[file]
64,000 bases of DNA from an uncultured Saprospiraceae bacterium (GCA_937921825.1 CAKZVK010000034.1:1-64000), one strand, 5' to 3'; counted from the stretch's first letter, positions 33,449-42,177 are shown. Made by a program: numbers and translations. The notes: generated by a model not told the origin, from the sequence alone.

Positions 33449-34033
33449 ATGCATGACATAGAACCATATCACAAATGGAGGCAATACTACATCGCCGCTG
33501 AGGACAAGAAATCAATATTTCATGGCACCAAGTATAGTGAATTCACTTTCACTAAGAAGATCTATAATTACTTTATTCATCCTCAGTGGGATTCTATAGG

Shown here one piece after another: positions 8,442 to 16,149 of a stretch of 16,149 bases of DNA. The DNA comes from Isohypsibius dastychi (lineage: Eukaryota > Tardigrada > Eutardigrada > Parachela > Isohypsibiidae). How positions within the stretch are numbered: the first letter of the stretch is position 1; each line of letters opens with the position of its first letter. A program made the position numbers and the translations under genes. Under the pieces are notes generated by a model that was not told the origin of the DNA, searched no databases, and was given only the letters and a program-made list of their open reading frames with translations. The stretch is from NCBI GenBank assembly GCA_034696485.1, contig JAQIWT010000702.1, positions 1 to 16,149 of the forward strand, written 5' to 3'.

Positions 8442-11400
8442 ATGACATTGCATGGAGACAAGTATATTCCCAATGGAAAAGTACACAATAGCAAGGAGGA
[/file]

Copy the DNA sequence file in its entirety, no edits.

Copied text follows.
64,000 bases of DNA from an uncultured Saprospiraceae bacterium (GCA_937921825.1 CAKZVK010000034.1:1-64000), one strand, 5' to 3'; counted from the stretch's first letter, positions 33,449-42,177 are shown. Made by a program: numbers and translations. The notes: generated by a model not told the origin, from the sequence alone.

Positions 33449-34033
33449 ATGCATGACATAGAACCATATCACAAATGGAGGCAATACTACATCGCCGCTG
33501 AGGACAAGAAATCAATATTTCATGGCACCAAGTATAGTGAATTCACTTTCACTAAGAAGATCTATAATTACTTTATTCATCCTCAGTGGGATTCTATAGG

Shown here one piece after another: positions 8,442 to 16,149 of a stretch of 16,149 bases of DNA. The DNA comes from Isohypsibius dastychi (lineage: Eukaryota > Tardigrada > Eutardigrada > Parachela > Isohypsibiidae). How positions within the stretch are numbered: the first letter of the stretch is position 1; each line of letters opens with the position of its first letter. A program made the position numbers and the translations under genes. Under the pieces are notes generated by a model that was not told the origin of the DNA, searched no databases, and was given only the letters and a program-made list of their open reading frames with translations. The stretch is from NCBI GenBank assembly GCA_034696485.1, contig JAQIWT010000702.1, positions 1 to 16,149 of the forward strand, written 5' to 3'.

Positions 8442-11400
8442 ATGACATTGCATGGAGACAAGTATATTCCCAATGGAAAAGTACACAATAGCAAGGAGGA